The authors of "Moda a Firenze" writes that it probably belonged to one of Eleonora's lady-in-waitings. They are not able to match it to Eleonora's "guardaroba" like her funeral dress - while it at the other hand seems to match the description of her ladies being dressed in "sottane di velluto cremisi" (crimson velvet dresses) in a ceremonial trip to Siena in 1560 (page 74-75). The Pisa team, on the other hand, seems quite determined that it was Eleonora's dress, based on the fact that Cosimo I was patron of the San Matteo convent where it was found, the tailoring matching that of the funeral dress, and the use of crimson for high-ranked court lady only (of a law by 1562). Either how, as mentioned earlier, it's not unlikely they both were made by Master Agostino, which would explain the extreme similarities in construction and details.

The dress has signs of wear and tear at the typical places - hem, cuffs, neck opening, arm holes. This indicates that the dress has been used more than once. Whereas it was made in the 1560s, it could have been worn for a decade still, before being donated to the monastery. There's moth damages on the wool reinforcement on the hem, and still traces of alternations done, but the dress is overall in a very good condition, age considered. The skirt is fastened with velcro to a crimson satin bodice, to avoid stress on the original bodice. The sleeves are also lightly supported with Maline netting. The original bodice is lined with a natural linen, and with red and flesh coloured wool additions at the skirt hem, to stiffen it. From what I can tell the original skirt was not lined.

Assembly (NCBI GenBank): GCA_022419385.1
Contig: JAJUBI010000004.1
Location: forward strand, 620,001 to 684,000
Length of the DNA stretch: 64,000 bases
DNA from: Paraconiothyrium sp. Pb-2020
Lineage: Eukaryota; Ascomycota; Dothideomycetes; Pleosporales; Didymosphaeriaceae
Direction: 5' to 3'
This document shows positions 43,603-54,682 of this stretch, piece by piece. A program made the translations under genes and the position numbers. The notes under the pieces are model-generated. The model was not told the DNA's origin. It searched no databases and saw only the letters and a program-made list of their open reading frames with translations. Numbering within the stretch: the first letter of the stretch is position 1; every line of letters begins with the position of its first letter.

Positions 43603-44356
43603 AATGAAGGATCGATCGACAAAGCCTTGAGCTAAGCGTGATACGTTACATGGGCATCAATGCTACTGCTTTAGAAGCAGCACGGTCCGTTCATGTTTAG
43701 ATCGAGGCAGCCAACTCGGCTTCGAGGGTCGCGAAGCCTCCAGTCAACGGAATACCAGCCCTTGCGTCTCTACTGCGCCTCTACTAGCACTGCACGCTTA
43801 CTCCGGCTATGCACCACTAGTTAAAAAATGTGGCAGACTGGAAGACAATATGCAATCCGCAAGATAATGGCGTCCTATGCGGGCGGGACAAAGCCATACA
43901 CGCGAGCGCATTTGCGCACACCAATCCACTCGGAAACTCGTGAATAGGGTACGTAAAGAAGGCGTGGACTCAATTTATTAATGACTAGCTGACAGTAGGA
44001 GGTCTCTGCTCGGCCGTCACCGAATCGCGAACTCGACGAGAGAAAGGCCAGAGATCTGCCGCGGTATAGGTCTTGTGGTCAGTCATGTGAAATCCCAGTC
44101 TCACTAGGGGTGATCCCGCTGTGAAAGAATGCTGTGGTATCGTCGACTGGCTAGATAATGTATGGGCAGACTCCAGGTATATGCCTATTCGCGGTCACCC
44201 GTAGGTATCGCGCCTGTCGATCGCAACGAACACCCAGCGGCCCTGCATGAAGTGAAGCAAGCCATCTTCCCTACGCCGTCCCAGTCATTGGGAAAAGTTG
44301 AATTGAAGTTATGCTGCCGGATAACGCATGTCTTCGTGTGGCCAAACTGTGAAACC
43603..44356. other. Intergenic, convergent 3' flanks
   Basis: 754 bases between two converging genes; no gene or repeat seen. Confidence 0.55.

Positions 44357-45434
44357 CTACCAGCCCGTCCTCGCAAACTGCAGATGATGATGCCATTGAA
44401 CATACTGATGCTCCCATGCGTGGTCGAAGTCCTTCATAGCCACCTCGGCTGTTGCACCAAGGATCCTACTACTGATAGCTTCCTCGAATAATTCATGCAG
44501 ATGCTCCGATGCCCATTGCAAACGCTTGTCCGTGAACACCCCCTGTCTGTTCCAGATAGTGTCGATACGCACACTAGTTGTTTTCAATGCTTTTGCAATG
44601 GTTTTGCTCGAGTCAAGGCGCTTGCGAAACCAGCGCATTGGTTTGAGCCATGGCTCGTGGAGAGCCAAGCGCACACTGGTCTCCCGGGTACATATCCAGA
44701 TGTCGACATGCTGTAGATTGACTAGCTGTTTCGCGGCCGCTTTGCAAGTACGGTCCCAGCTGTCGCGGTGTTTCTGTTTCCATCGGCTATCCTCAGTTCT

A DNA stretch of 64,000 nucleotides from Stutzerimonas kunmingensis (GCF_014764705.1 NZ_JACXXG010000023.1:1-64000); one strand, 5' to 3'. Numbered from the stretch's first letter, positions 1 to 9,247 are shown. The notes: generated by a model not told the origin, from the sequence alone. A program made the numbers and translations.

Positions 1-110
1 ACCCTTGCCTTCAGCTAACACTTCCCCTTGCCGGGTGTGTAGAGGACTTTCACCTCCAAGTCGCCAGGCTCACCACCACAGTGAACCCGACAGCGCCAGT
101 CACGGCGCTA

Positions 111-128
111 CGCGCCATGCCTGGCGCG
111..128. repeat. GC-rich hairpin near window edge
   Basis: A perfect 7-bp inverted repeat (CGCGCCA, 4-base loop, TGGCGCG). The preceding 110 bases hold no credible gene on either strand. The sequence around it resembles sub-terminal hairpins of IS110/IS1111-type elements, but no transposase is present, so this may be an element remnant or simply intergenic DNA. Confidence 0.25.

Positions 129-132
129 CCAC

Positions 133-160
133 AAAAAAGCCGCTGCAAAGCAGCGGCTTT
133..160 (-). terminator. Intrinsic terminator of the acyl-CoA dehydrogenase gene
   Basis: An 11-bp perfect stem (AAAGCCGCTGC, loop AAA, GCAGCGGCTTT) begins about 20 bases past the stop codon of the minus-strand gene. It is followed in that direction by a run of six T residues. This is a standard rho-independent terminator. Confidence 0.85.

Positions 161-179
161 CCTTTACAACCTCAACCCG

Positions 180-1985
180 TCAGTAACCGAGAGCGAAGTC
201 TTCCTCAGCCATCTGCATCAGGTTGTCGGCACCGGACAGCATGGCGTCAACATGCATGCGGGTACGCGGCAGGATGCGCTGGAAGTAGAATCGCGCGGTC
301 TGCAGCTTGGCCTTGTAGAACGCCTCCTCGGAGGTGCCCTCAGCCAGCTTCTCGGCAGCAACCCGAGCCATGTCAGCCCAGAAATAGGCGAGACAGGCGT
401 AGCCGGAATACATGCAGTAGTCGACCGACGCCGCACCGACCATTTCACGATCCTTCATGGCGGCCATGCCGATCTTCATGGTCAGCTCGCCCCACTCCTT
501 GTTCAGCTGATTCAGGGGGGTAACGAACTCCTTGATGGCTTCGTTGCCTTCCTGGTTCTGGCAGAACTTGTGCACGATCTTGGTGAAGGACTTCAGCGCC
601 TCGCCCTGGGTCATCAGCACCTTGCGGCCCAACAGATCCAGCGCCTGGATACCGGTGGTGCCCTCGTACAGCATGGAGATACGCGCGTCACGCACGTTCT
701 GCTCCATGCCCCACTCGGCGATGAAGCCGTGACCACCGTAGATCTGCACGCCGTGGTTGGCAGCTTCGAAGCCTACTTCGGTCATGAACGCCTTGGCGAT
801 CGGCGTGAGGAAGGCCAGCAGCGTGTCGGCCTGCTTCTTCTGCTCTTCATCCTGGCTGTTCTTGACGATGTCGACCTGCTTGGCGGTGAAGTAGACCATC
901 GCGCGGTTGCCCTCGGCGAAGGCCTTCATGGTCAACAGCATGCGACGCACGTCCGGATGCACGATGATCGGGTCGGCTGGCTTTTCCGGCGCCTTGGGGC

The dress is on permanent display in Palazzo Reale in Pisa, Lungarno Antonio Pacinotti 46 (along the Arno river).


1. Portrait of Eleonora di Toledo. Vasari? Variant of Bronzino's 1560 portrait of her (Museo Bardini, Florence).
2. + 3. Front and back of the restored bodice. 4. + 5. The dress, as it's on display in the Palazzo Pitti in Florence. 6. Janed Arnold's 1985 sketch of the dress.
7. The remains of the dress before conservation. Picture taken 1968.
8. Detail of lacing on bodice before conservation. Photo by Janet Arnold (early 80's).